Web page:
At the heart of layering the philosophies born of SEO throughout your organization, is intelligence and persuasion. Marketing, no?
When you can’t afford that, have a roster of experienced individuals advising your every direction. Don’t figure it out for yourself when countless others have come before you, solved the problems, made the mistakes, and know your industry and business.
Start simply with an audit; therein the SEO consultant of old comes in handy: what’s broken and what can we do better? That audit, simplified as well instead of thinking about it across all layers of the organization, comes in two flavors – technical and marketing.
The technical audit you’re seeking should outline what’s wrong with the site and what needs to be fixed. What type and talent you need in designers and developers to really build, optimize, and run your website properly.
Your marketing audit is just that, in the broadest sense: your web analytics, industry/market research, customer input, site optimization, PR, social marketing, customer service, sales’ processes, marketing automation, etc. ALL of those things affect the success of your business and the impression, therefore, that an engine like Google has of it.
“SEO” isn’t distinct anymore as Google has been trying desperately to level the playing field for businesses by ensuring that one site can’t “out-optimize” another, and rank better, simply because it knows how to play the game. To do that they’ve focused on the fundamentals: good technology (which you want to have audited so you know what you’re doing, why, and how so you don’t screw it up in the future) and good old-fashioned marketing (well, new-fashioned marketing, but hopefully you get my meaning).
Once you know how to do that, start layering it throughout your organization and go back to work being the best.
Really good stuff. This is essentially a blueprint of the type of model I want to establish at my company next year. What advice do you have for those hired as in-house SEOs, as you put it, in a “marketing channel” sense, who are trying to move toward something more holistic? In my case, there is a need and room to grow into something more than an SEO, to orchestrate collaboration and fill in necessary gaps with my own skills (ex: content). What would you call such a person? Online presence coordinator? Search marketer?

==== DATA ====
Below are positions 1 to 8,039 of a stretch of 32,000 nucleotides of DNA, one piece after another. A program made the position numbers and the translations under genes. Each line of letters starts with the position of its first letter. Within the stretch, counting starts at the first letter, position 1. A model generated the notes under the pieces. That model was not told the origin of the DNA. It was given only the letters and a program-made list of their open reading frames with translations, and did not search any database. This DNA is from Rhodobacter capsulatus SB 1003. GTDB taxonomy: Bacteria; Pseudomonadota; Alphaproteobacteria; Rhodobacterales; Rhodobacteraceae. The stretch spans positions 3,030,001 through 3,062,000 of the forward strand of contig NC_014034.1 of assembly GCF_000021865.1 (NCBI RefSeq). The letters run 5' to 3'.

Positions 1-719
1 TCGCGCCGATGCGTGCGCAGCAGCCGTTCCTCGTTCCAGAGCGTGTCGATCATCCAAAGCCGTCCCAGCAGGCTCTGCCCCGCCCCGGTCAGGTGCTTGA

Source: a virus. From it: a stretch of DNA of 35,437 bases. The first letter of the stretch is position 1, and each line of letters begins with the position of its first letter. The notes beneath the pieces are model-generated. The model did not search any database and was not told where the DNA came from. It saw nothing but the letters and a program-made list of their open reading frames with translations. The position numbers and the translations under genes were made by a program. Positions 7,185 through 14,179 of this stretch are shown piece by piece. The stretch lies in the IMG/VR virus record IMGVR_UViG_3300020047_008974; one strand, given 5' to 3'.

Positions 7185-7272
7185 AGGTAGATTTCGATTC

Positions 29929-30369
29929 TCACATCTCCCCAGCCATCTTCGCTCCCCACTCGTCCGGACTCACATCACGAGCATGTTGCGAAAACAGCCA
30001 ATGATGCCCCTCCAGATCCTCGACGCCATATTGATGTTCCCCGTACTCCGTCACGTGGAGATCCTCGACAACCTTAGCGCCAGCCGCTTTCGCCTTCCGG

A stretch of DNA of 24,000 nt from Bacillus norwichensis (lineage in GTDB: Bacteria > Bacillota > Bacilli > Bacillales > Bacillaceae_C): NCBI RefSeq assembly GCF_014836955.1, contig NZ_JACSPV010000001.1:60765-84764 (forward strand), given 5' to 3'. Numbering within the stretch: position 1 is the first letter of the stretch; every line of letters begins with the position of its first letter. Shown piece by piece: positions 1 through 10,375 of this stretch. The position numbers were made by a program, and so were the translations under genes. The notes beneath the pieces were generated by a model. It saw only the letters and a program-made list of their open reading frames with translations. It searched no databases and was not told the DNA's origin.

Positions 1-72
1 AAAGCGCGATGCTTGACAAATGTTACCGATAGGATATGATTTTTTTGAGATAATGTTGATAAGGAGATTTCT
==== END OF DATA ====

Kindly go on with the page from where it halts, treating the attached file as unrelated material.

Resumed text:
Great question Sarah! (and thanks!)
I think the best place to start is by evolving everyone’s understanding of search. With the demise of rank, link building, key word optimization, etc. SEOs are marketers with a specialization in search engines. Being more holistic then starts by blending SEM and organic search and treating search engines as one channel – through which some things you do are paid ads and others are based on content and social marketing.
With an emphasis on “search” it forces the team (really, executives) to then grasp the question: How do you get more people to search for what we do?? We can rank well, we can buy placement to rank well, but at the end of the day, our market share is determined by good old fashioned marketing, creating awareness and increasing search VOLUME for our business.
Once you’ve warped their brains around that, affirm it by pointing out that that IS SEO. Google ranks sites prominently based on popularity (we’re overly simplifying) but popularity is determined by searches for the brand, clicks on the domain (from all searches), social mentions, links, PR… all trending in a positive direction. You can’t rank well any more simply by having the right keywords on a page and a few links to the website: without ongoing interest in the business, which drives more CLICKs (awareness of a business drives a higher click rate) on your results, Google starts to drop you – you aren’t relevant anymore.
You are effectively the search marketer but you’ve established, accurately, that your success is dependent upon increasing awareness, ever improving performance, and interest in the business.
Thanks Paul! The clarity of the explanations and how in-depth you go with it is much appreciated. I think the library analogy says it all and will come in handy. I’m fortunate to have the support I need to move forward on this and hope that I keep getting that type of reception (and I’m optimistic of that). This post will be good to clip as a resource and revisit to ensure from time to time to ensure we’re still on-point. It’s reaffirming to know we’re on the right track. We have all the right resources; just need to make sure in a search context we have a well-oiled machine. Thanks again!
Those people who don’t have any knowledge about SEO this is the best post to read about SEO and its working in nutshell. I wonder to see diagrams and explanation of three terms i.e. search, engine, optimization which sounds pretty good. SEO expert know very well that they need lot of research for any kind of SEO activity. By the way your basics about SEO is good but I think you must mention here on-page optimization too.
[…] as you do your business. Recently, Rand Fishkin, founder of SEO software company Moz, coined the idea of layering in trying to explain this; search should be layered into every aspect of your […]